Nuclear Radiation Detectors – Past, Present and Future
The need to develop and harness advanced technology to detect nuclear materials is now in vivid focus. Many national-security users of radiation detectors must obtain and deliver fast and accurate information to intercept radioactive/nuclear materials and respond to a variety of threats. Ideally, the detectors would be compact, light weight, low maintenance, low power, able to identify radioactive isotopes, possess high signal-to-noise ratios, and capable of stand-off operation. Practically all of the proposed approaches have been limited by the quality of the materials used to produce the detectors, and resolution of the material problems has not been amenable to a quick and easy fix. For gamma detectors, the most promising approaches have involved the development of room-temperature semiconductor detectors based on cadmium zinc telluride (CZT) and scintillators based on the lanthanum halides. Because of deficiencies in the quality of the material, high energy-resolution CZT gamma spectrometers are still limited to relatively small dimensions, which makes them inefficient at detecting high photon energies and somewhat ineffective for weak radiation signals except in proximity. Scintillators based on lanthanum halides have also been limited to relatively small sizes. Both detectors are very attractive for a broad range of gamma-ray detector applications; however, increases in their efficiencies are needed without sacrificing the ability to operate at room temperature and to spectrally resolve isotopes of interest. To fully exploit these emerging technologies, it will be necessary to develop a detailed understanding of the underlying problems limiting the performance of devices and to apply this knowledge to improve the material quality. Progress is required in the following areas: growth of large uniform single crystals, reductions in carrier trapping, and improved device fabrication procedures. Despite the current material constraints, several types of new room-temperature gamma-ray detectors have been developed, some of which are now addressing important applications. This talk will summarize the material factors limiting the performance of solid-state detectors and scintillators and discuss ways to overcome them through appropriate corrections. Comments on the material limitations for advanced neutron detectors will also be discussed.
Solid-State Cadmium-Zinc-Telluride Gamma Ray Detectors
Cadmium zinc telluride (CZT) is the most promising semiconductor material today for production of X-ray and gamma detectors and imaging arrays operable at room temperature. The performance of CZT devices, the global capacity for growth of detector-grade crystals, and the size of the commercial market have progressed steadily over the past few years. Concurrently, the cost for CZT gamma-ray spectrometers has decreased. Unfortunately, because of deficiencies in the quality of the material, high-resolution CZT spectrometers are still limited to relatively small dimensions (< 1 cm3), which makes them inefficient at detecting high photon energies and somewhat ineffective for weak radiation signals except in near proximity. Despite the current constraints on efficiency of the devices, CZT detectors have been increasingly deployed in medical, space, environment, and national security applications for monitoring and imaging radiation in the energy range of 2-2000 keV. The detectors could be attractive for a much broader range of applications; however, increases in their efficiency are needed without sacrificing the ability to spectrally resolve X-ray and gamma energies. Achieving the goal of low-cost efficient CZT detectors requires progress in the following areas: growth of larger crystals, reductions in carrier trapping, increases in the electrical resistivity, better uniformity of device response, and improved device fabrication procedures. This talk will summarize the material factors limiting the performance of CZT gamma-ray detectors and discuss ways to overcome them through appropriate corrections in the crystal growth and device fabrication processes.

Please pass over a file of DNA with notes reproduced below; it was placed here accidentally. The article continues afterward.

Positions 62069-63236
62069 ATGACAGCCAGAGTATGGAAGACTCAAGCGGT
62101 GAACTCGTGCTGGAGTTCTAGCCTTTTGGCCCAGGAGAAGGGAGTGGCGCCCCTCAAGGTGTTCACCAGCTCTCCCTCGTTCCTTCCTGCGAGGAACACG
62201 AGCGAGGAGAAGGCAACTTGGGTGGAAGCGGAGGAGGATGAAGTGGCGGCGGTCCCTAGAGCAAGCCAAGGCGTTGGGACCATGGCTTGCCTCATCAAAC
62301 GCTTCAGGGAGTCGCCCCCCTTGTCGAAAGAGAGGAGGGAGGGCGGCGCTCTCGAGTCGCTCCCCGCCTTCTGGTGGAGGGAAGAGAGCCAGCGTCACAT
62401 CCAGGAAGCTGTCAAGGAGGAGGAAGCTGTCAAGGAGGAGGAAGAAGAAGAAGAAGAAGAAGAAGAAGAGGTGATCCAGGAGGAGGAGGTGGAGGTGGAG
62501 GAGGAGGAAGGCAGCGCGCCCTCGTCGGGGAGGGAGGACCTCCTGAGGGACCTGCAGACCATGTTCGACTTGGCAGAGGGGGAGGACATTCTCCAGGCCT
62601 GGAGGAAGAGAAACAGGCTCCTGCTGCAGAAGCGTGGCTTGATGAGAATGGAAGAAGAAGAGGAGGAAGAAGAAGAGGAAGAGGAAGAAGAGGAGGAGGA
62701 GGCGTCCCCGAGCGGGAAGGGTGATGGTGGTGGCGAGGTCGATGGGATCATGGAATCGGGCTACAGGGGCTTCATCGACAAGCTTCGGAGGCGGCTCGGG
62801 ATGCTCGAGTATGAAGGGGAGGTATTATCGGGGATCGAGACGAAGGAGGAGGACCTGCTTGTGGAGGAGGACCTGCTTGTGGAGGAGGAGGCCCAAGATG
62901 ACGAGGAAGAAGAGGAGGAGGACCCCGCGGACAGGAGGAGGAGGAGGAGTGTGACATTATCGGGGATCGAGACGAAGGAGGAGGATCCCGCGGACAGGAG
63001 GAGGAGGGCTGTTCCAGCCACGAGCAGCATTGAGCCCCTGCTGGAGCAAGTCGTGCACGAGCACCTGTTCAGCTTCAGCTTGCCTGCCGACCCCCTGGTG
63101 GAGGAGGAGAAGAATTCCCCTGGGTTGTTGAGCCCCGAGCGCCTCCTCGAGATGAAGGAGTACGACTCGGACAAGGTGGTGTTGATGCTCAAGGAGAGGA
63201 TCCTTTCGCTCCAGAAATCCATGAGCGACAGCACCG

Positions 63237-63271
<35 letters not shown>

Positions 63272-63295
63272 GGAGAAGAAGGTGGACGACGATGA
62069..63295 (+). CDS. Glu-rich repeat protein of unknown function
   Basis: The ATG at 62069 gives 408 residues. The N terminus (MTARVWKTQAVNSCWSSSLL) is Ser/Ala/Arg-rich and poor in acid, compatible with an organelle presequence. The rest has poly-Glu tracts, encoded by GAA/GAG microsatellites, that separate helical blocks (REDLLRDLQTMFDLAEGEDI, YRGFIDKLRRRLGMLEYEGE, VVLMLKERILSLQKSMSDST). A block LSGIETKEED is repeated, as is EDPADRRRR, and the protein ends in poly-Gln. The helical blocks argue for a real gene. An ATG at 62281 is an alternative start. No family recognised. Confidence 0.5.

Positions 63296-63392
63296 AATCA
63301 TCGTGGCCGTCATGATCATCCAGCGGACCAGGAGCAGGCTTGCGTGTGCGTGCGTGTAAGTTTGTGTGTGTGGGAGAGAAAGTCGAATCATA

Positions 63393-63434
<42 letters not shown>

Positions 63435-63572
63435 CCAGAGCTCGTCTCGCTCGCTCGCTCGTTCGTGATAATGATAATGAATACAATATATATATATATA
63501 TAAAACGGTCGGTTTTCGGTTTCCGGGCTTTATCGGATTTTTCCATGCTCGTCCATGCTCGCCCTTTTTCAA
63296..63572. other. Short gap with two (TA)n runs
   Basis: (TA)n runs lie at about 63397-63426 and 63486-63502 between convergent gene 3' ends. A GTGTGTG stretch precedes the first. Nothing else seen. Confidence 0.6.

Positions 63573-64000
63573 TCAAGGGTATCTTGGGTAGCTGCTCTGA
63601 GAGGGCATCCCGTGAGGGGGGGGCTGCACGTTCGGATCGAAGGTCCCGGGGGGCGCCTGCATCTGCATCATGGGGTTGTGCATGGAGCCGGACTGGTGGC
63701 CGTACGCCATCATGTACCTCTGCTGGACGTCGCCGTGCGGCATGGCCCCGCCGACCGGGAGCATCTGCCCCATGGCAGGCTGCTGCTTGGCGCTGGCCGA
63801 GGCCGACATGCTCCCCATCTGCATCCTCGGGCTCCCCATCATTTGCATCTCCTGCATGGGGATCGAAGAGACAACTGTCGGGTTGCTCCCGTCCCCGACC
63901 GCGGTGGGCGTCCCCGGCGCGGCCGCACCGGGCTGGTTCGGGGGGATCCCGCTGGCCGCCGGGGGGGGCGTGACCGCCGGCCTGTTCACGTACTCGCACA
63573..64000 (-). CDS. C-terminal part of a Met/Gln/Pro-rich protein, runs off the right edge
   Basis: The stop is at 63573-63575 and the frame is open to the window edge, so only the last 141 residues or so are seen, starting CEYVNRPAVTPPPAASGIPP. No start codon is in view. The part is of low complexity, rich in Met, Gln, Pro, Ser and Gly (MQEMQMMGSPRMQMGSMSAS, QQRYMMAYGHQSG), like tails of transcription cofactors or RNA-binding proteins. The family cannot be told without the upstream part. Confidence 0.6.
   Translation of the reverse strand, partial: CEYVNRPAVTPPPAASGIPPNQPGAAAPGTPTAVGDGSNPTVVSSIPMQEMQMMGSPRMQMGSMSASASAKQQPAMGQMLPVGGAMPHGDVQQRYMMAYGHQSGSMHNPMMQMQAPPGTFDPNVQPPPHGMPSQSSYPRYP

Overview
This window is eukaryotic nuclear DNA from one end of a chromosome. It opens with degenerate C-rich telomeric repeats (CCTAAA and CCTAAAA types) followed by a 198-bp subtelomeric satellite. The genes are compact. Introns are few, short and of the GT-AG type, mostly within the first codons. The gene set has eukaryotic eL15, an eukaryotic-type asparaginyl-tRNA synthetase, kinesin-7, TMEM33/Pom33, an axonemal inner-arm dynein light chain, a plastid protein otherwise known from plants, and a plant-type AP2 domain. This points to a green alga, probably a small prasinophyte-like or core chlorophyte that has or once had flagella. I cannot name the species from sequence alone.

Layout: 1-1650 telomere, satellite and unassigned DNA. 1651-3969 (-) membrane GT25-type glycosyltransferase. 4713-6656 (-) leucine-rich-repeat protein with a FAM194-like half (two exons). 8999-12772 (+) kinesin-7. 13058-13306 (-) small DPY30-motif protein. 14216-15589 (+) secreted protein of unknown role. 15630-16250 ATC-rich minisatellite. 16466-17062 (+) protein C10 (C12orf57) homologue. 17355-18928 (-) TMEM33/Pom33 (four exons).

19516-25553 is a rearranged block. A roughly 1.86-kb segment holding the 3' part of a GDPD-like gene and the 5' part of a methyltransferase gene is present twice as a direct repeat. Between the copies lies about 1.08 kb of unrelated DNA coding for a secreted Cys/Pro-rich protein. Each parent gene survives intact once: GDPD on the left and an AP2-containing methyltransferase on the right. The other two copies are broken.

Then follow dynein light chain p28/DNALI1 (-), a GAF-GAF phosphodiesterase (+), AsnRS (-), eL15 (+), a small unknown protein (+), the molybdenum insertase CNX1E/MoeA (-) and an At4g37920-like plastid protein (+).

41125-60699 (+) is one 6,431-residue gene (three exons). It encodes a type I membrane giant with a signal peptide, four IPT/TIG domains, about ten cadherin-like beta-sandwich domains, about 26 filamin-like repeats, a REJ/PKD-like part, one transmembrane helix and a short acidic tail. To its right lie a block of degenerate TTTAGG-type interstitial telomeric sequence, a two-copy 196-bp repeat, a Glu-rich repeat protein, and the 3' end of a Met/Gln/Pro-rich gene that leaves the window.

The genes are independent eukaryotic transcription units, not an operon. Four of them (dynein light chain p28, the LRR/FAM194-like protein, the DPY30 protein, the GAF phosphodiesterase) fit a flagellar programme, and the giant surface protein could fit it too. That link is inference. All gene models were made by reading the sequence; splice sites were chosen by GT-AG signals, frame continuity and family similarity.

Brookhaven National Laboratory's R&D on Advanced Sensor Technology for Homeland Security Applications
The need to harness advanced sensor technology to detect chemical, biological, radiological and nuclear, and explosives (CBRNE) agents is now in vivid focus. This presentation discusses Brookhaven National Laboratory’s new sensor approaches designed to obtain and deliver fast and accurate information to intercept CBRNE materials and respond to a variety of homeland security threats. The talk will cover basic research related to the development of advanced detector materials, applied development of prototype instruments, and the deployment of technology in real-life environments.